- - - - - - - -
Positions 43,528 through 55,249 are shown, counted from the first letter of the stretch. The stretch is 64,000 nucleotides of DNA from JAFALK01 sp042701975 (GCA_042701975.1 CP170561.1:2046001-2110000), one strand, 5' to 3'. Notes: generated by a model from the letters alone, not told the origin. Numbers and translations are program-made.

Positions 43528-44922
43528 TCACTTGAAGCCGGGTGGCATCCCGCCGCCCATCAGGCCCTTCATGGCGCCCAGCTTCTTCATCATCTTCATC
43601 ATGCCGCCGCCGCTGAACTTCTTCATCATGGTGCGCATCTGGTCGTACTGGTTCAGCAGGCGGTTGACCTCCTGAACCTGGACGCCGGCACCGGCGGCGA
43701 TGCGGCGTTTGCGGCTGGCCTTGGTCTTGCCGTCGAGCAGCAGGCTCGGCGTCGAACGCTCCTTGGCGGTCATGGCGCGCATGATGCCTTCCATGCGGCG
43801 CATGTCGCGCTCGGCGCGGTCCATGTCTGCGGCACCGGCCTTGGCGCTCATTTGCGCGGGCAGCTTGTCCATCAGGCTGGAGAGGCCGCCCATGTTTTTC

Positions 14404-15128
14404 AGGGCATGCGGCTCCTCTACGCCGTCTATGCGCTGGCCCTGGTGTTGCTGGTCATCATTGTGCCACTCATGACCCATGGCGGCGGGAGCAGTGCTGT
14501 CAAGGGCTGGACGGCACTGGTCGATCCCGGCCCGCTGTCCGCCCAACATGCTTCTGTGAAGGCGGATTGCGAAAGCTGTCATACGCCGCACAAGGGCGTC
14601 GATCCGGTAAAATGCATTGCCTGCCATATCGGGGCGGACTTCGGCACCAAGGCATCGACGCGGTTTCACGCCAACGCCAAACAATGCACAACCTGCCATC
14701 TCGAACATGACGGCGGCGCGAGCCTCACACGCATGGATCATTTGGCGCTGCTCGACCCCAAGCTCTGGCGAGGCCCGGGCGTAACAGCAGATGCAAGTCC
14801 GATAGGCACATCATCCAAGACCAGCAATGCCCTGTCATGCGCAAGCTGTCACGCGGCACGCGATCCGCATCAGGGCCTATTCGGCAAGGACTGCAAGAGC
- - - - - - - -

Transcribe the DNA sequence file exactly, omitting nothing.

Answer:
Positions 43,528 through 55,249 are shown, counted from the first letter of the stretch. The stretch is 64,000 nucleotides of DNA from JAFALK01 sp042701975 (GCA_042701975.1 CP170561.1:2046001-2110000), one strand, 5' to 3'. Notes: generated by a model from the letters alone, not told the origin. Numbers and translations are program-made.

Positions 43528-44922
43528 TCACTTGAAGCCGGGTGGCATCCCGCCGCCCATCAGGCCCTTCATGGCGCCCAGCTTCTTCATCATCTTCATC
43601 ATGCCGCCGCCGCTGAACTTCTTCATCATGGTGCGCATCTGGTCGTACTGGTTCAGCAGGCGGTTGACCTCCTGAACCTGGACGCCGGCACCGGCGGCGA
43701 TGCGGCGTTTGCGGCTGGCCTTGGTCTTGCCGTCGAGCAGCAGGCTCGGCGTCGAACGCTCCTTGGCGGTCATGGCGCGCATGATGCCTTCCATGCGGCG
43801 CATGTCGCGCTCGGCGCGGTCCATGTCTGCGGCACCGGCCTTGGCGCTCATTTGCGCGGGCAGCTTGTCCATCAGGCTGGAGAGGCCGCCCATGTTTTTC

Positions 14404-15128
14404 AGGGCATGCGGCTCCTCTACGCCGTCTATGCGCTGGCCCTGGTGTTGCTGGTCATCATTGTGCCACTCATGACCCATGGCGGCGGGAGCAGTGCTGT
14501 CAAGGGCTGGACGGCACTGGTCGATCCCGGCCCGCTGTCCGCCCAACATGCTTCTGTGAAGGCGGATTGCGAAAGCTGTCATACGCCGCACAAGGGCGTC
14601 GATCCGGTAAAATGCATTGCCTGCCATATCGGGGCGGACTTCGGCACCAAGGCATCGACGCGGTTTCACGCCAACGCCAAACAATGCACAACCTGCCATC
14701 TCGAACATGACGGCGGCGCGAGCCTCACACGCATGGATCATTTGGCGCTGCTCGACCCCAAGCTCTGGCGAGGCCCGGGCGTAACAGCAGATGCAAGTCC
14801 GATAGGCACATCATCCAAGACCAGCAATGCCCTGTCATGCGCAAGCTGTCACGCGGCACGCGATCCGCATCAGGGCCTATTCGGCAAGGACTGCAAGAGC